Artificial Intelligence, News, Technology

ChatGPT

Kenton Reynolds

Kenton Reynolds, Writer
@uxconnections

Over the last few months, an incredibly intelligent AI called ChatGPT has taken the internet by storm. What will this open chatbot mean for the future?

All you need is an email and password to create an account at www.chat.openai.com/chat in order to access a seemingly endless supply of knowledge. The chatbot is happy to answer questions on pretty much any topic (I certainly couldn’t get anything past it!) with surprising eloquence in its replies. As well as this, it can be used for conversation too. Showing the extent of its helpfulness, here are a few ideas it gave me on what to include in an article about itself.

The training method to create such an advanced chatbot is important in distinguishing it from other competitors. OpenAI have used a combination of Supervised and Reinforced Learning with the latter carrying the most weight in its success. The developers use human feedback to reinforce learning which is important to minimise errors such as discriminatory, biased, incorrect or otherwise harmful statements. Reinforcement Learning from Human Feedback (RLHF) is carried out in three steps. First, the Supervised Fine Tuning Step uses a baseline model to create a fairly small demonstration data set. Then a set of human participants vote on preferred responses from a relatively large number of outputs Fine Tuning Step outputs. These preferred responses are then used to retrain and improve the system which can then be plugged into step 1 by generating a series of outputs. Such intense cyclical fine tuning has created ChatGPT with an almost personal feel, it does not feel as cold or impersonal Siri, Alexa or other online chatbots.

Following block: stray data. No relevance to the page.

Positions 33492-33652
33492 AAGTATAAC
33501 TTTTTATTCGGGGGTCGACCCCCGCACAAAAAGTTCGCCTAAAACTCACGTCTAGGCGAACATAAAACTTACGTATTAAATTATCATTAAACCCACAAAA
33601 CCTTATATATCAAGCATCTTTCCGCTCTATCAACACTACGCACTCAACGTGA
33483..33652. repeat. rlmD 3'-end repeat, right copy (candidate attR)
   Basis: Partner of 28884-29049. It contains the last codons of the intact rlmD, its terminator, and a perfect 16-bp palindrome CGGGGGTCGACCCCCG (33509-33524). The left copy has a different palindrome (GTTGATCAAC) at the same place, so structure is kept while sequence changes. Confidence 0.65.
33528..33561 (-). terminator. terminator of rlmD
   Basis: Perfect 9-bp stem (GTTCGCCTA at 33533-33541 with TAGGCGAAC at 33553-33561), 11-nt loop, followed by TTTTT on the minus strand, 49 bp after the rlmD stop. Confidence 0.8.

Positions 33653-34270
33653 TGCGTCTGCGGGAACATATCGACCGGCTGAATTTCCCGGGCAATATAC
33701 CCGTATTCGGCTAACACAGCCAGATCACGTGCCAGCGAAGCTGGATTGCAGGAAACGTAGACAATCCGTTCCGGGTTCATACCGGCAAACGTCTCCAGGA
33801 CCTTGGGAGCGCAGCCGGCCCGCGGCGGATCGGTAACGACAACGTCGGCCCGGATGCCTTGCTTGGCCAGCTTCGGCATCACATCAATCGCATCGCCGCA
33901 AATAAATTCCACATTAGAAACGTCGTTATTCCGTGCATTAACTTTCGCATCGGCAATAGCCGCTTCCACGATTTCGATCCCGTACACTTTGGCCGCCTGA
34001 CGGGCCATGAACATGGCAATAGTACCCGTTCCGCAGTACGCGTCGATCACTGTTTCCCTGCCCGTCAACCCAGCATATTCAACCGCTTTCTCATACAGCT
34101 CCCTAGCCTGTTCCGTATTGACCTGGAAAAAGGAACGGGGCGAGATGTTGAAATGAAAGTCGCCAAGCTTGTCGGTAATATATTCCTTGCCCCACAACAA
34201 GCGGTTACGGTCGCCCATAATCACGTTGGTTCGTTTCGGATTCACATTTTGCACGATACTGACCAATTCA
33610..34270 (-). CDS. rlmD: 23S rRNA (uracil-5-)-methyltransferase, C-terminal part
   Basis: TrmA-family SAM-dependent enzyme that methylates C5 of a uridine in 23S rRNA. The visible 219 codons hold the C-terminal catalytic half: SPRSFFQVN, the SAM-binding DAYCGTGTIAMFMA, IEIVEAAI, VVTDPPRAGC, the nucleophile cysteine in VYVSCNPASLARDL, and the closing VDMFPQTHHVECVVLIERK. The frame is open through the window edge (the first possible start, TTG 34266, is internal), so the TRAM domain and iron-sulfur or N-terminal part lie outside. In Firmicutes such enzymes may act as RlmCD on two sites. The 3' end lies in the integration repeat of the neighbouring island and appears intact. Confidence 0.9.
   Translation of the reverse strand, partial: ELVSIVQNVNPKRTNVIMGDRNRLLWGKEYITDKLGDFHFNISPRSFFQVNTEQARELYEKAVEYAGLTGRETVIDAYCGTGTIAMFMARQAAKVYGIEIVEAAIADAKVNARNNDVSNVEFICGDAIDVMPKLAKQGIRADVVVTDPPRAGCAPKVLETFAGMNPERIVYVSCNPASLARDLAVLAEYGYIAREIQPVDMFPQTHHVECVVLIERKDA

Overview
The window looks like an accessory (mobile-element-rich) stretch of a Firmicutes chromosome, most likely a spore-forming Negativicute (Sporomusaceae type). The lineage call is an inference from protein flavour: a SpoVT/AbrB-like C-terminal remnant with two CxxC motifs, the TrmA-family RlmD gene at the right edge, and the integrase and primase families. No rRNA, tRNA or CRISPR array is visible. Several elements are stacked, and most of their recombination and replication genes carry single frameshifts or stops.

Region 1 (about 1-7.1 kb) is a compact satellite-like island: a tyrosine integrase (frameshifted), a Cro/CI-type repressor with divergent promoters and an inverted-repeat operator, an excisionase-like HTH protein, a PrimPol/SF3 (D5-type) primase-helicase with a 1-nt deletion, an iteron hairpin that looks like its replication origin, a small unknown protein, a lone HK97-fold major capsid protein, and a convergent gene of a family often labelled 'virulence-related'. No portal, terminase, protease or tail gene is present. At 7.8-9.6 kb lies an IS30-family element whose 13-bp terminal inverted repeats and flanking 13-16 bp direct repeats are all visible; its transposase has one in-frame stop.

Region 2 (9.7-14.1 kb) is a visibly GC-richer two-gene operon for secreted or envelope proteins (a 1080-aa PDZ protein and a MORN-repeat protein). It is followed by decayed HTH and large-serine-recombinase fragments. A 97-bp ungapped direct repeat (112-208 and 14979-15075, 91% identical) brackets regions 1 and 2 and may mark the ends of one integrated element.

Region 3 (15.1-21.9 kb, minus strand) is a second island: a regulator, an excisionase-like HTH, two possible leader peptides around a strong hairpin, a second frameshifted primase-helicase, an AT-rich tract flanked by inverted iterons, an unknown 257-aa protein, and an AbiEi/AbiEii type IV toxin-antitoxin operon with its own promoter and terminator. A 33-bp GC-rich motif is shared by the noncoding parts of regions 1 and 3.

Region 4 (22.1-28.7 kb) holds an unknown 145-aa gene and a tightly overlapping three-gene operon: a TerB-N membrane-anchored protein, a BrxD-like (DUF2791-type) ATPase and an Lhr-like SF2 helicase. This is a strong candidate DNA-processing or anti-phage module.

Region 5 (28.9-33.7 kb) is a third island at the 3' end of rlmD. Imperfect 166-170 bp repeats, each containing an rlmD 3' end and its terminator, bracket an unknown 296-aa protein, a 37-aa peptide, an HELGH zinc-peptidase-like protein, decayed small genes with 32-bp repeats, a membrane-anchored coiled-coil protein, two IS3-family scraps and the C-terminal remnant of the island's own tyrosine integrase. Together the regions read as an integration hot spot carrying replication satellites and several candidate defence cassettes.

The platform is open to anyone with no payment or download required. You just need to create an account with OpenAI on their website. From there you are free to enter any questions or queries which it will answer (almost) flawlessly. If you do not like the response it gives you then you can press regenerate or ask the question again and will be met by a new, unique answer.

Such powerful technology being open to anyone has raised a few ethical concerns. Primarily is the obvious problem that new technology seems to be ceaselessly greeted by – unemployment. The apparent intelligence of the system is such that it is beginning to put many jobs at risk if it continues to be developed and becomes more reliable. Usually, we talk about technology threatening low-paid, unskilled labour however, with ChatGPT, the conversation seems to be revolving around more intellectually-centric roles including researchers, coders, writers and more. Although there seems to be an overarching sense of doom mongering in his speech, Jordan Peterson spoke on ChatGPT predicting that it will make universities obsolete in the next five years. He recalls that the system was able to create an extra chapter for his book in “about 3 seconds” and it wasn’t obvious to Peterson that he did not write it himself. There is also a mention of an engineer at Twitter who asks ChatGPT to list what he should do in a typical day at his work and to write the accompanying code for the tasks it had given which it performed successfully with working code.

Beyond this, the body of text and content that the AI is trained on raises concerns as if there are biases and inconsistencies that could lead to problems down the line for the system. Furthermore, the training data is ChatGPT’s most significant limitation. With the most recent components of its corpus coming from 2021, any questions on recent events cannot be answered and any new developments and findings cannot be kept up with. Though working to base the system on real-time information is in process, it is significantly more difficult to create.

In summary, ChatGPT is still to be taken with a pinch of salt. It is not complete and, although it becomes more intelligent constantly, the corpus of text can not be relied on to always produce a perfect answer to questions. Academic use is a concern – my exams at University have “Do not use AI resources such as ChatGPT” on the cover page now – and AI testing is creeping into common use in the same way as checking for plagiarism so it may not be the solution to homework just yet! The takeup on the platform has been enormous with it being regularly inactive recently due to being at capacity with requests. This is a fantastic tool if used in the right way as a supplementary resource and not something to base your work on.

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